Fresh from the farm
Traditional-style dairy produce proving a hit in Tipperary
Amilking parlour that was used to hand-milk cows two generations ago is now the centrepiece of a new, but traditionally Irish, brand of raw, organic dairy produce.
Owen and Mimi Crawford left their former professions behind and looked to the fertile land of their north Tipperary farm to start their own business.
After taking over Owen’s 28-acre family farm near Cloughjordan in 2014, they bought four Irish shorthorn cows and began milking them and using the raw milk and cream at home.
“We started out using the raw produce they naturally provide. There was also an old butter churn on the farm, so I thought I’d give it a go making my own country butter,” says American-born Mimi.
“As soon as people found out what we were doing, they wanted to try some of our produce.
“We started out just wanting to produce our own food and this naturally lent itself to producing for the community.”
Given the interest they got from family and friends, Owen and Mimi realised that raw, organic dairy produce was not that common and that there could be a niche in the market.
“We both had a desire to slow down, live well, eat well and to connect with nature, so we took a chance. Owen finished working as a carpenter and I scaled back my environmental consultancy work and we began building on our already diversified farm,” says Mimi.
The couple decided to make the move to commercial production. They also introduced organic meat to their new enterprise.
Owen and Mimi started by increasing their cow numbers; they also bought some pigs and chickens for meat.
“We added to our shorthorn herd. We like the shorthorns because they’re dual purpose — they are the perfect breed for both milk and meat — so we increased the herd to 13, still keeping it small-scale,” says Mimi — they wanted to continue using their traditional equipment they had.
“We use the same four-stall parlour that Owen’s grandfather used to hand-milk the cows. It’s a bucket milker and milks just two cows at a time.
“The butter pats I use were used by Owen’s grandmother. We wanted to keep things as personalised and traditional as possible,” says Mimi.
The dairy produce from Crawford’s Farm is unlike what we are used to seeing in the supermarkets as it’s all raw and organic. This means that the milk, cream and buttermilk are not pasturised (heated) or homogenised (crushed) in any way prior to retail.
“Our milk is filtered straight from the cow. It passes through several traditional filters and is then filled into our bottles,” says Mimi.
Certain milkings are destined to become cream.
“Cream is lighter than milk and we use a separator to separate the two. It works in high spinning rotation and has separators on each side so that the cream comes out one side and the skimmed milk comes out the other.”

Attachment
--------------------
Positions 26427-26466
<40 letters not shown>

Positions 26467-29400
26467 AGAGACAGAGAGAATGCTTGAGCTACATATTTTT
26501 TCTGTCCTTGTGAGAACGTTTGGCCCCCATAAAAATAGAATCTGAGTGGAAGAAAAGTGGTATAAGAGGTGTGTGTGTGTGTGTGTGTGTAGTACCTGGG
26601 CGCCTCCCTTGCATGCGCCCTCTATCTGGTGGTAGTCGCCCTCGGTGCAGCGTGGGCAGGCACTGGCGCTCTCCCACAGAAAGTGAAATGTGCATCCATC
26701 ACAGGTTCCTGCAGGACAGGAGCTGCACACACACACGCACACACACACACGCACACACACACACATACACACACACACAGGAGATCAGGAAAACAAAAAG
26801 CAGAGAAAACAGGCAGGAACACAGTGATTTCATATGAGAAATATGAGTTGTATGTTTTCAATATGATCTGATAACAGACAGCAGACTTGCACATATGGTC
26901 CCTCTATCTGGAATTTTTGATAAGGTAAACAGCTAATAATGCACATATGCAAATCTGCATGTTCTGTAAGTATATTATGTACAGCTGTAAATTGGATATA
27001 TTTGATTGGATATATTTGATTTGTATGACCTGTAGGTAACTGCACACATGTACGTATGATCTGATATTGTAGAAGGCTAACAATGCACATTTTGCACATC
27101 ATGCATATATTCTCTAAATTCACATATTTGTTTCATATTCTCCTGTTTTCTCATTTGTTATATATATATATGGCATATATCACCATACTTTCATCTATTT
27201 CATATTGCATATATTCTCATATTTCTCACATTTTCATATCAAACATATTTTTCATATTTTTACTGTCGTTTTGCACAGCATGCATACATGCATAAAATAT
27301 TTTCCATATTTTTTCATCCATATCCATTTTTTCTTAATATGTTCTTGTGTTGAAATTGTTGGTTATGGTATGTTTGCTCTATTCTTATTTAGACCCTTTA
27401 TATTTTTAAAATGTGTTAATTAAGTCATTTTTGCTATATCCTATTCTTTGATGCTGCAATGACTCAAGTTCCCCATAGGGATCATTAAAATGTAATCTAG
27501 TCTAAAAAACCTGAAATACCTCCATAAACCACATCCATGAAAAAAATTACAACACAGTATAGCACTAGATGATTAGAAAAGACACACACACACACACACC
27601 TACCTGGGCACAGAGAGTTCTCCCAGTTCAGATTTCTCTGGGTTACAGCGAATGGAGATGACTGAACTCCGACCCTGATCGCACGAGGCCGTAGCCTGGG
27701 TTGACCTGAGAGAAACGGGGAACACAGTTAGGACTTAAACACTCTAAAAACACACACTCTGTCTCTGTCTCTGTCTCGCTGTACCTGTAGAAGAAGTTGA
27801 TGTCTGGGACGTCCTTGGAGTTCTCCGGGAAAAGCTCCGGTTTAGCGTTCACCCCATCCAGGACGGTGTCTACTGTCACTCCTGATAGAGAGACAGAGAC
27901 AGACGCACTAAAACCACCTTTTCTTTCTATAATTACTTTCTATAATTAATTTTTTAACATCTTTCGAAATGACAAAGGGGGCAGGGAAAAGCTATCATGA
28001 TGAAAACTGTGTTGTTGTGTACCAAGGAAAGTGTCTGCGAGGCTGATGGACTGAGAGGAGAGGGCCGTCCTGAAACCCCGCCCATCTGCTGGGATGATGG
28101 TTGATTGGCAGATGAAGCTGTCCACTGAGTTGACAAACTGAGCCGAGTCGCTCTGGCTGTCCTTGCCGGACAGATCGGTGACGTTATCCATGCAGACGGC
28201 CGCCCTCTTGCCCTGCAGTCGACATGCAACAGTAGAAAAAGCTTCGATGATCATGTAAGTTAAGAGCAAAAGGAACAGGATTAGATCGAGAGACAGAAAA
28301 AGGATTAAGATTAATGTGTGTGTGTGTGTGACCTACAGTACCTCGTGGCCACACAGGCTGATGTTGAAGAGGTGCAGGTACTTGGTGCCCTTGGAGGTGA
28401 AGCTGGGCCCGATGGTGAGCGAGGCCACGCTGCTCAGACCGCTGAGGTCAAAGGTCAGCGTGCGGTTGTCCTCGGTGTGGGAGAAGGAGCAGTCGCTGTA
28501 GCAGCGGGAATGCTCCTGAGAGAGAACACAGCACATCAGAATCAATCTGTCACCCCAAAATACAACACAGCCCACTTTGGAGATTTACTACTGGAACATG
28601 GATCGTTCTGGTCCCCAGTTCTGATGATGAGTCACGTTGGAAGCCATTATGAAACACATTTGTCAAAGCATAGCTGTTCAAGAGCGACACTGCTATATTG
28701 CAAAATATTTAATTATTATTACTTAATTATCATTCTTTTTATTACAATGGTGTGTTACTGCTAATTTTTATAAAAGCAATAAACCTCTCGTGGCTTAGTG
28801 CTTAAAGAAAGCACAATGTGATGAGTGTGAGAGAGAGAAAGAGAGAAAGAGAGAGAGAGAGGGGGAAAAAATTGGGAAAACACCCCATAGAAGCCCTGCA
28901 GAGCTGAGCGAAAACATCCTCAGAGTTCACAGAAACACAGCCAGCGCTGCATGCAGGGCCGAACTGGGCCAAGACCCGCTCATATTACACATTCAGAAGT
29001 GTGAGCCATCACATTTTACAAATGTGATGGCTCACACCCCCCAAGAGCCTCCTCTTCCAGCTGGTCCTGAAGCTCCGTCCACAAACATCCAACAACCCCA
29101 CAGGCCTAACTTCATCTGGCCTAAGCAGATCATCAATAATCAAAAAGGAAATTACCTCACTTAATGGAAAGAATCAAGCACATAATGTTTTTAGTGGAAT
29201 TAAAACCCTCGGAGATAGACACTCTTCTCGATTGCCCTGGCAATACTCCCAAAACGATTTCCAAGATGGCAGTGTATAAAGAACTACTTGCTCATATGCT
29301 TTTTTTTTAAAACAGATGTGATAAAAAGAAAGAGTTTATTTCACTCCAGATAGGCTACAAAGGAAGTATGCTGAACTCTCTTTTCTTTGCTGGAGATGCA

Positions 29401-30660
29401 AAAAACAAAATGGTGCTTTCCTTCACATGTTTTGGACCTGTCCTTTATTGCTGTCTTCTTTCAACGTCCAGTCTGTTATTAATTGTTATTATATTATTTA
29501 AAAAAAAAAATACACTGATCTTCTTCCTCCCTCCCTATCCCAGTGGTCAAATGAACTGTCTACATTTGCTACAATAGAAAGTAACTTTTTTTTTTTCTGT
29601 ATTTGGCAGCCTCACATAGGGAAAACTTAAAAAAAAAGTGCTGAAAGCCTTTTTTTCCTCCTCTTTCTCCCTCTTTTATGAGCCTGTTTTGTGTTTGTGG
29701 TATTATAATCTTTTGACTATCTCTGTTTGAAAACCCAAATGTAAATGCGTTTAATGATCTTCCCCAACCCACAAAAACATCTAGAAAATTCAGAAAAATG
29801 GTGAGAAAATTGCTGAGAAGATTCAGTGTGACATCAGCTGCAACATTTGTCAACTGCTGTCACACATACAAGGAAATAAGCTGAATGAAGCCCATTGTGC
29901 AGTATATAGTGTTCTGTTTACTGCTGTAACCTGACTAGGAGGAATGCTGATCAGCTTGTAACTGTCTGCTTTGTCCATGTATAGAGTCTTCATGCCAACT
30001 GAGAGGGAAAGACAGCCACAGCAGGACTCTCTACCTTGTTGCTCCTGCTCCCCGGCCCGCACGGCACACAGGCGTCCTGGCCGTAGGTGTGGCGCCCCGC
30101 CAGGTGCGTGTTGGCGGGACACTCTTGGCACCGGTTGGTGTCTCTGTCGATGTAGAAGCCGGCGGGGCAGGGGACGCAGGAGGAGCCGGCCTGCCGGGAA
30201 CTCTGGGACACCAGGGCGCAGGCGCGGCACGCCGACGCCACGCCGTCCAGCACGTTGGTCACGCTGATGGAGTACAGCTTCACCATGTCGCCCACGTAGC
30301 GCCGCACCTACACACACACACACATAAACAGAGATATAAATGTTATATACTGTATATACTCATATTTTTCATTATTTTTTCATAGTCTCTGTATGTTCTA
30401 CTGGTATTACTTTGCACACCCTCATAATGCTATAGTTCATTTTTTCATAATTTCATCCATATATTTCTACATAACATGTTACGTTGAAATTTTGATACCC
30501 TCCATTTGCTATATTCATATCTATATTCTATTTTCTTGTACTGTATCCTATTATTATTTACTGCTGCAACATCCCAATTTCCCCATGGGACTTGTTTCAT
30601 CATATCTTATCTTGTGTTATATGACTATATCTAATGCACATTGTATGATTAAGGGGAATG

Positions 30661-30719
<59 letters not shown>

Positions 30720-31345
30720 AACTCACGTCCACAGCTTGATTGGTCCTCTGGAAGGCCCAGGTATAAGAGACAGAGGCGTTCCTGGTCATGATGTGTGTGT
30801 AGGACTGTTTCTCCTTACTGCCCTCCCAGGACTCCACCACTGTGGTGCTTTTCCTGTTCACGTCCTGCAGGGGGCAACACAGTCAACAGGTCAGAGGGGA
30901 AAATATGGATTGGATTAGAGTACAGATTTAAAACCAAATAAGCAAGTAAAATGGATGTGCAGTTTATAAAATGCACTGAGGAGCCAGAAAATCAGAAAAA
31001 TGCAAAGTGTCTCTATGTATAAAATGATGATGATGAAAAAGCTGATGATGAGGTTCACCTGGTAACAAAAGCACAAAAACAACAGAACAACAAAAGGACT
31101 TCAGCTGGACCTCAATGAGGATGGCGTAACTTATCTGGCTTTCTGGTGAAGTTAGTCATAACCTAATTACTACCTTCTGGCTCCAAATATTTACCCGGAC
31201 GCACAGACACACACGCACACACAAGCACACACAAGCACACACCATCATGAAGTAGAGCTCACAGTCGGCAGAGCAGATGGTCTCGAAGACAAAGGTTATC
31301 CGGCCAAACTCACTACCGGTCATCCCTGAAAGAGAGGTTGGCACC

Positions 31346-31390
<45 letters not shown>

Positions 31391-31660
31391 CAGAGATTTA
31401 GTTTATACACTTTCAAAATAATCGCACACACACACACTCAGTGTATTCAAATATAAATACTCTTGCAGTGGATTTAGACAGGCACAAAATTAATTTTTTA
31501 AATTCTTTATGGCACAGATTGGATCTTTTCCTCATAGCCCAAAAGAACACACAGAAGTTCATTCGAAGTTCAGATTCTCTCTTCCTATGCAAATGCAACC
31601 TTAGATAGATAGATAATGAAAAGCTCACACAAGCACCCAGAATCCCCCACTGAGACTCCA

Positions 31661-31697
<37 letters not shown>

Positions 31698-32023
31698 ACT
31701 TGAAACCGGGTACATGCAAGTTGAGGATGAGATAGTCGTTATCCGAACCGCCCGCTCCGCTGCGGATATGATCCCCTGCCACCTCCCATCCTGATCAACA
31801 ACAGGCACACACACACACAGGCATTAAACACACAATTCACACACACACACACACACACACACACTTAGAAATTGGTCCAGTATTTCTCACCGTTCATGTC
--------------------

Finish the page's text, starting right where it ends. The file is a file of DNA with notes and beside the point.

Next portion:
A portion of this cream is then allocated to butter production.
“I use the stainless-steel butter churn and butter pats and I just churn the cream until it becomes butter. It’s pretty simple but it’s hard work and it takes time,” says Mimi.
Packaging for the dairy produce has been something of a challenge, and it’s taken a while to find one they are happy with.
“We always liked the idea of glass bottles for our milk, so we currently have 60-70pc bottled in glass and the remainder in plastic.
“We tried different types of labelling but because our glass bottles are recycled and returnable, it took some time to find a suitable label. We now have the label printed directly onto the glass bottles.
“Our local customers all wash the bottles after use and return them to us, and having the print directly on the glass means that the label withstands the repeated washing and sterilisation,” says Mimi.
Because Crawford Farm is relatively small-scale, Owen and Mimi find it difficult to find bottle suppliers that supply smaller quantities.
“We have to buy our bottles in large quantities because most dairy enterprises are much larger than ours and therefore the bottle suppliers only cater for that scale. This has meant that we have had to create storage space for our bottles,” explains Mimi.
Mimi’s butter is packaged in a wax wrapper, which seals in the flavour and keeps the product fresh. They found this type of packaging more readily available.
‘We use the same four-stall parlour that Owen’s grandfather used to hand-milk the cows. It’s a bucket milker and milks just two cows at a time’
The chickens and pigs on Crawford’s Farm are mobile in more ways than one.
“Both the chickens and the pigs live in what we call ‘tractors’,” says Mimi.
“These are essentially mobile houses which we move every day, this means that the animals follow each other in a natural rotation and make their way around the whole farm.
“Herbivores are natural sanitisers, so they clean the ground following the cows and pigs.”
Mimi and Owen take their animals to the local butcher and they then store the meet on their farm.
“We have a large freezer with plenty of storage. By the time the winter comes, all our meat is in the freezer. We only supply the dairy for nine months of the year, from December to March as this allows a natural break,” says Mimi.
The Crawfords now sell their produce directly to their customers, as well as through a few independent suppliers such as local shops. They do much of the deliveries themselves and also use a courier service.
“Things have been going well so far. Our business is based on transparency and we have built up a trustworthy name,” says Mimi.
“It has not been without work, though. With raw produce in particular, there are very strict hygiene standards that we must adhere to.”
Bringing home the bacon: Mimi with her pigs
New life: Mimi Crawford in her organic vegetable, herb and flower garden at the Crawford farm in Garraun Lane, Cloughjordan, Co Tipperary